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Commonwealth Bank of Australia shares aren’t as safe as you think: Here’s why

Australian investors have made a fortune from holding onto their Commonwealth Bank of Australia (ASX: CBA) shares over the last six years or so. Since trading at around just $24 back in January 2009, shares of Australia’s largest bank have rallied nearly 240% to be trading above $81.00 today.

When you include dividends too, that return equates to an even more remarkable 314% – far outpacing the S&P/ASX 200 Index’s (Index: ^AXJO) (ASX: XJO) 52.5% return in that time. Needless to say, many Australians will have grown accustomed to the bank’s massive returns while many will no doubt expect to continue.

But I’m not convinced – not by a long shot.

Firstly, it should be noted that I’m not making any predictions or forecasts for the coming 12 months. Indeed, shares in each of the big four banks could continue to benefit as investors carry on with their hunt for lucrative, fully franked dividends. But for investors focused on the long term, the banks are not presenting as a good buy at today’s prices.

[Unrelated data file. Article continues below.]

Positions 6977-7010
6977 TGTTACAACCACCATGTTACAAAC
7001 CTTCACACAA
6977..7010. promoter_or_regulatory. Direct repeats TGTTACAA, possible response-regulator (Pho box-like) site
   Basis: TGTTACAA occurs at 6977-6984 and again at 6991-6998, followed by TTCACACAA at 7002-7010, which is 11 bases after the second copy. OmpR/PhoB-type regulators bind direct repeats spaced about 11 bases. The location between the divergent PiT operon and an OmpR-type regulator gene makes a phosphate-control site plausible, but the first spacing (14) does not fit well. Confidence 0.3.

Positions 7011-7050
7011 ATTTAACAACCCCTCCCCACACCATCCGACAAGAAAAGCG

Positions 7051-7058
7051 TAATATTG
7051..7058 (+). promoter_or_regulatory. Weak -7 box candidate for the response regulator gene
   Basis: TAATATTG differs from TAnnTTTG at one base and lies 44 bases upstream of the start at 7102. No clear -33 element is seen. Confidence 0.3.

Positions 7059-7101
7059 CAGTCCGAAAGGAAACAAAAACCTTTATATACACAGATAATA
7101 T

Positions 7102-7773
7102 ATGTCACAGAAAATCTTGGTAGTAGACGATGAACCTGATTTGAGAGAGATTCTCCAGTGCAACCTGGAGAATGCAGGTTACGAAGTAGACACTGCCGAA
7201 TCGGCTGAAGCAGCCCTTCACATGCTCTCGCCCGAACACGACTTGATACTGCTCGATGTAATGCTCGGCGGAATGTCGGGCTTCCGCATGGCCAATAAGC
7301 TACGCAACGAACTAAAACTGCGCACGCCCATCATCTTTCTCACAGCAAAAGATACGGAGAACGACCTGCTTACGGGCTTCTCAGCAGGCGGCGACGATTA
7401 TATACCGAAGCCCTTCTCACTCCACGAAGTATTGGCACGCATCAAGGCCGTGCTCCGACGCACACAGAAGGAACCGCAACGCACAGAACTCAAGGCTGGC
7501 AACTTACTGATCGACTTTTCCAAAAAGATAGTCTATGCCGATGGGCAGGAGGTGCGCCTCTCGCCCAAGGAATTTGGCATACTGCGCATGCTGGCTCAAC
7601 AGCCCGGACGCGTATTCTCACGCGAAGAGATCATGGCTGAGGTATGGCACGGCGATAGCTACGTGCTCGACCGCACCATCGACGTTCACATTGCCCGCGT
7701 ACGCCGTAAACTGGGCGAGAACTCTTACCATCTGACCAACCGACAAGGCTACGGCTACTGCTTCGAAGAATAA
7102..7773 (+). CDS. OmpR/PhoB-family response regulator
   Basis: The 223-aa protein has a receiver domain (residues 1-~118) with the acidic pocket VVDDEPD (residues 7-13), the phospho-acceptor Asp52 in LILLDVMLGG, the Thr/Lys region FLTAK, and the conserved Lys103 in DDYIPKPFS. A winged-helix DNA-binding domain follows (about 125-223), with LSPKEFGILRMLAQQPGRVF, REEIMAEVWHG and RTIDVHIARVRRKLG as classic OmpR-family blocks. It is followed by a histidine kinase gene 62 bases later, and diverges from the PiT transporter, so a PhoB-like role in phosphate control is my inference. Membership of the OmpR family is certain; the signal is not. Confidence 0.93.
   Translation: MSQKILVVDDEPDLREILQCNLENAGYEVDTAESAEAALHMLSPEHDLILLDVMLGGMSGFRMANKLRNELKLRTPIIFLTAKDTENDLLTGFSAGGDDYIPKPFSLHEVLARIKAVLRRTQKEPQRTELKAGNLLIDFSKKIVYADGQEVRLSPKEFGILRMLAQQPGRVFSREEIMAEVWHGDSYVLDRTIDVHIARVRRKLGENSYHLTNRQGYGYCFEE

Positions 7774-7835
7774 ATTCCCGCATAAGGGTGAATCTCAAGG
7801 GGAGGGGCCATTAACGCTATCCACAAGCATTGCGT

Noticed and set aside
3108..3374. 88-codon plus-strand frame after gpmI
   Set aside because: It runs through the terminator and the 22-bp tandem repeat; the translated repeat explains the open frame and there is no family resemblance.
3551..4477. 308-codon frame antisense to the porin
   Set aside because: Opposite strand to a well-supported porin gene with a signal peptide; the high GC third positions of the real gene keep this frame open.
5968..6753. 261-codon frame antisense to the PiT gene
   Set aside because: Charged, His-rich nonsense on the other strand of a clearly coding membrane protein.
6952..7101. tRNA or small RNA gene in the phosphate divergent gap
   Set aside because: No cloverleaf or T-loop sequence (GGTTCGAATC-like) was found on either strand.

To begin with, it would be foolish to assume that low interest rates are here to stay. When they inevitably rise – whether that be next year or in 2016 – demand for loans could start to decline while the bank’s low bad debt charges will begin to rise, acting as downward pressure on the bank’s overall earnings.

You also need to consider the bank’s ability to grow its dividend payments. While Commonwealth Bank’s 4.9% fully franked yield looks appealing right now, the bank may struggle to grow or even maintain its payout rate should stricter capital requirements be enforced.

It’s something that Westpac Banking Corp’s (ASX: WBC) outgoing CEO Gail Kelly has warned could happen, while Australia and New Zealand Banking Group’s (ASX: ANZ) CEO Mike Smith has suggested interest rates on all loans could rise by 0.5% should those requirements be implemented, which would further stunt loan growth.

At its current price of $81.27, Commonwealth Bank’s shares are trading on a projected P/E ratio of 14.4x. While that may not seem that excessive, it is considering the bank’s limited growth opportunities over the coming years. Investors who buy now would be buying at the tip of the cycle and could unwittingly be committing themselves to years of lacklustre returns (or even declines).

While I would strongly suggest investors avoid buying shares in any of the big four banks right now, there is another high-yielding ASX stock which offers far greater growth potential and it’s trading at a far more compelling price.

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Motley Fool contributor Ryan Newman does not own shares in any of the companies mentioned.

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